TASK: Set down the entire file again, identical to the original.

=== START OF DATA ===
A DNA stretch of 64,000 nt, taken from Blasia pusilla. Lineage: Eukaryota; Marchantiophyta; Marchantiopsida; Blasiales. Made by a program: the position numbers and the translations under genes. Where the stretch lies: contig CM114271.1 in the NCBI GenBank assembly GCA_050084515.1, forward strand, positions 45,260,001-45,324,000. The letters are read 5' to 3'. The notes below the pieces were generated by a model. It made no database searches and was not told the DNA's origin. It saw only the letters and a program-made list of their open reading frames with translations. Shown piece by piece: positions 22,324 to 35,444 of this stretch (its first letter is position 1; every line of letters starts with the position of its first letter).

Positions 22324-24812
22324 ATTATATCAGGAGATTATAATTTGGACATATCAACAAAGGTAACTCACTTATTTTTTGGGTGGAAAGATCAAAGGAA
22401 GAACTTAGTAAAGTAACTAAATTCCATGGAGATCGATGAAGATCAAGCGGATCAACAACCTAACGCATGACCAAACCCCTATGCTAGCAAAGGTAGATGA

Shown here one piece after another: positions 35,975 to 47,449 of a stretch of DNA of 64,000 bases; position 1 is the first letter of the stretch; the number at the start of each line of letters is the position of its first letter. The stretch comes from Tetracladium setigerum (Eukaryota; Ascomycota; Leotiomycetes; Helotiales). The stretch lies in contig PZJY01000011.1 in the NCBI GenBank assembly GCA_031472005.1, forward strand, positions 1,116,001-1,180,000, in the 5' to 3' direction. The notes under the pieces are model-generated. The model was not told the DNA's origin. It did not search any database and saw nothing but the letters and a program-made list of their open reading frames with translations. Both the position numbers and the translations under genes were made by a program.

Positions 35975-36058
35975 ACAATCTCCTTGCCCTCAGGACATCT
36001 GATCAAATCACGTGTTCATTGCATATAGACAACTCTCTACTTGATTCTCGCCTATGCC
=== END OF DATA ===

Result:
A DNA stretch of 64,000 nt, taken from Blasia pusilla. Lineage: Eukaryota; Marchantiophyta; Marchantiopsida; Blasiales. Made by a program: the position numbers and the translations under genes. Where the stretch lies: contig CM114271.1 in the NCBI GenBank assembly GCA_050084515.1, forward strand, positions 45,260,001-45,324,000. The letters are read 5' to 3'. The notes below the pieces were generated by a model. It made no database searches and was not told the DNA's origin. It saw only the letters and a program-made list of their open reading frames with translations. Shown piece by piece: positions 22,324 to 35,444 of this stretch (its first letter is position 1; every line of letters starts with the position of its first letter).

Positions 22324-24812
22324 ATTATATCAGGAGATTATAATTTGGACATATCAACAAAGGTAACTCACTTATTTTTTGGGTGGAAAGATCAAAGGAA
22401 GAACTTAGTAAAGTAACTAAATTCCATGGAGATCGATGAAGATCAAGCGGATCAACAACCTAACGCATGACCAAACCCCTATGCTAGCAAAGGTAGATGA

Shown here one piece after another: positions 35,975 to 47,449 of a stretch of DNA of 64,000 bases; position 1 is the first letter of the stretch; the number at the start of each line of letters is the position of its first letter. The stretch comes from Tetracladium setigerum (Eukaryota; Ascomycota; Leotiomycetes; Helotiales). The stretch lies in contig PZJY01000011.1 in the NCBI GenBank assembly GCA_031472005.1, forward strand, positions 1,116,001-1,180,000, in the 5' to 3' direction. The notes under the pieces are model-generated. The model was not told the DNA's origin. It did not search any database and saw nothing but the letters and a program-made list of their open reading frames with translations. Both the position numbers and the translations under genes were made by a program.

Positions 35975-36058
35975 ACAATCTCCTTGCCCTCAGGACATCT
36001 GATCAAATCACGTGTTCATTGCATATAGACAACTCTCTACTTGATTCTCGCCTATGCC